by Dave Markwell

Last Saturday, I dropped my son off at college. Walking the hallways of his fraternity, I remembered the timeless smells of stale beer and bad choices. I carried a mini-fridge, a TV, and several bags of miscellany up too many stairs with a smile on my face and tears in my eyes. It was a day of days.

Certain moments, in a life of moments, stand out and live close to the front of our memory. Recognizing and truly feeling the significance of this first day was impactful, because every first day is also a last day. I knew that my son was gone. Not gone from my life, nor my house, nor my care or love or concern or wallet, but gone in the symbolic, but real, ways that our kids move on with life. And this last day was a tough one to take.

I remembered his first day of school, the nights he would climb in to my bed after a bad dream, lost teeth and homework and pets, watching his little legs chase a soccer ball, reading “Go Dog Go” a thousand times and him always laughing at “It’s a paaarty!!! A DOG PARTY!!!”. I remembered all of it, every bit, and on my drive home, I stopped by my old buddy’s house for a stiff drink. He wasn’t home, so I just sat in his driveway and cried. It was a moment that will forever live close to the surface of my mind and heart.

I think these are the good ones. The ones we feel in our bones. We are reminded of the only truly important things in life: the people we love. And our kids top the list. And they leave. And they should, and indeed must. It’s what we raised them to do. But, it still kind of sucks when they do it. It’s a success that doesn’t feel like one. Certainly, pride and hope and joy accompany these experiences, but my selfish sadness carried the day.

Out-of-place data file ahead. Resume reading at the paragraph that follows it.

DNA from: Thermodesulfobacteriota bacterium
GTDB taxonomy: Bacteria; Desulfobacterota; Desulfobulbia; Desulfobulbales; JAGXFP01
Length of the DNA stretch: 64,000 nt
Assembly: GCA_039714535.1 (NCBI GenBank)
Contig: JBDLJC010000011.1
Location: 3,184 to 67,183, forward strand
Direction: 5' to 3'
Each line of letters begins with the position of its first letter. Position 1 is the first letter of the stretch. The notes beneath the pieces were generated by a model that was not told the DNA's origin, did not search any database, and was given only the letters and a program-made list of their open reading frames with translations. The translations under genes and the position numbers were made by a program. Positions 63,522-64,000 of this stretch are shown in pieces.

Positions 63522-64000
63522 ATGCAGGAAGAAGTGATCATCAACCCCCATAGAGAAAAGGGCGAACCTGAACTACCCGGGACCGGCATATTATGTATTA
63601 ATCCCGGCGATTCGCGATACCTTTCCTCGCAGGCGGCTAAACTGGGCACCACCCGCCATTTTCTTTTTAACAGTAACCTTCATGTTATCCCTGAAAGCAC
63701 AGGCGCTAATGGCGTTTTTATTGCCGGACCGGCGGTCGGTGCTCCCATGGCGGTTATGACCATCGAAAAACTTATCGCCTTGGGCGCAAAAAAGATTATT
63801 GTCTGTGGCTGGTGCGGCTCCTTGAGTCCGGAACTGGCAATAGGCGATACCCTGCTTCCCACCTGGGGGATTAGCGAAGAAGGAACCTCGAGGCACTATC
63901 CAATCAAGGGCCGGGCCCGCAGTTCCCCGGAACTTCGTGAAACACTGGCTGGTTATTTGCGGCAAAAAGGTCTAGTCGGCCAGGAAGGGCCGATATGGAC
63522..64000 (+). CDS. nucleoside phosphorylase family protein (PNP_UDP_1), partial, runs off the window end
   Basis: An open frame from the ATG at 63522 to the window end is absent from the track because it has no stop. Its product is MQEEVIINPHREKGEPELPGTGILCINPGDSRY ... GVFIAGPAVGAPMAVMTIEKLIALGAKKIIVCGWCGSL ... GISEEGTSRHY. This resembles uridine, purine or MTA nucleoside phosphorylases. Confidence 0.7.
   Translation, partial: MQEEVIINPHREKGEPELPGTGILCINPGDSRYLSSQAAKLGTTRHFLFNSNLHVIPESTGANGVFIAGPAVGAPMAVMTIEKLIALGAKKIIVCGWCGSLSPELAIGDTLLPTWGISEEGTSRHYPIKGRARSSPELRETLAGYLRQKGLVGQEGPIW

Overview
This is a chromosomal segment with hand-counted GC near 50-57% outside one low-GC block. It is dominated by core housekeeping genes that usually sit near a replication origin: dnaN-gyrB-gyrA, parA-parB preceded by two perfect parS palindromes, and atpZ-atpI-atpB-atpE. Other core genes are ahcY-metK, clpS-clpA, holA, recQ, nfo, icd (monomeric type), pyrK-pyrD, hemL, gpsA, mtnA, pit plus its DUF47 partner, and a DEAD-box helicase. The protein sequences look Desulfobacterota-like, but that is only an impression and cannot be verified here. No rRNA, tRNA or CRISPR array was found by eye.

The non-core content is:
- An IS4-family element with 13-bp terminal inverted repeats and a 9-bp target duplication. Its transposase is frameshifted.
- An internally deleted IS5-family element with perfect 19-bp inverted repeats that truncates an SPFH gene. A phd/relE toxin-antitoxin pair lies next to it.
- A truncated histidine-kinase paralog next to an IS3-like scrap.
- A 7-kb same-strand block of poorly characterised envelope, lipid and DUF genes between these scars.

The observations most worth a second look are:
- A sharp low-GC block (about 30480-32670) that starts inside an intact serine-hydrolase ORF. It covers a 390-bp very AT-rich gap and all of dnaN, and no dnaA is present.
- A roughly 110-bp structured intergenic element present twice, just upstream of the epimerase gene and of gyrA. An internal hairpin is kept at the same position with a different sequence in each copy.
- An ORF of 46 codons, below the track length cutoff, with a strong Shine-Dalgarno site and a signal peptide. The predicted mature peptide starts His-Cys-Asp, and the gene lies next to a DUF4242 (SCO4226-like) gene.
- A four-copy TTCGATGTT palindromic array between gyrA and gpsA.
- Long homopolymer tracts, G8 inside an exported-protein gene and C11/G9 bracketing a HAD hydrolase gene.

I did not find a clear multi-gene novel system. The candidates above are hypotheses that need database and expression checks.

I think this is kind of like birth. For all of our preparations, we’re never really prepared. The experience is rarely exactly as we imagine it and we often find ourselves ill-equipped and inadequate to the task of being a good parent. We do our best, but largely make it up as we go and sometimes get lucky. I got lucky.

So begins another new time in a lifetime of new times. The challenge of transition will be met and the balance between the tears and the smile is already tipping towards the bright side. Things end and we can either spend time lamenting this unavoidable fact or we can be happy that the thing existed at all. And I could not be more happy about the countless moments of love and frustration and confusion and clarity that my boy inspired and we shared. He taught me way more than I taught him. I suspect this won’t change.

So, while he will no longer be haunting the wee hours in my house each night, he will remain everywhere else. Our kids never really leave us. They stay in the important places. And this is a good reminder on the days when they feel gone.
All of life is change. This is the good part, though not always the easy part. Through it, we change. We evolve and gain perspective and learn. This trend continues from the cradle to the grave and is truly the only constant in life. This is a good reminder, too: we’re still being built and we have many more our own exciting, inspiring and fun first days ahead of us, too…we’re not done…

[EDITOR’S NOTE:”Feel Good Friday” is a regular column written by Des Moines resident Dave Markwell, whose first book is called “A Feel Good Life” (buy it on Amazon here). He also runs the Waterland Arcade, located at 22306 Marine View Drive South. Dave extols to all neighbors: “Enjoy where we live. Put your feet on the pavement and truly feel how great it is to live here!” Also, Dave needs more friends – find him on Facebook here.


One Response to “FEEL GOOD FRIDAY: Gone.”
  1. Norma says:

    This sure hit a nerve. Besides the birth of each of my children, the happiest/saddest days of our lives were when we dropped each one them off at college. Now I’m feeling nostalgic for the young family days.

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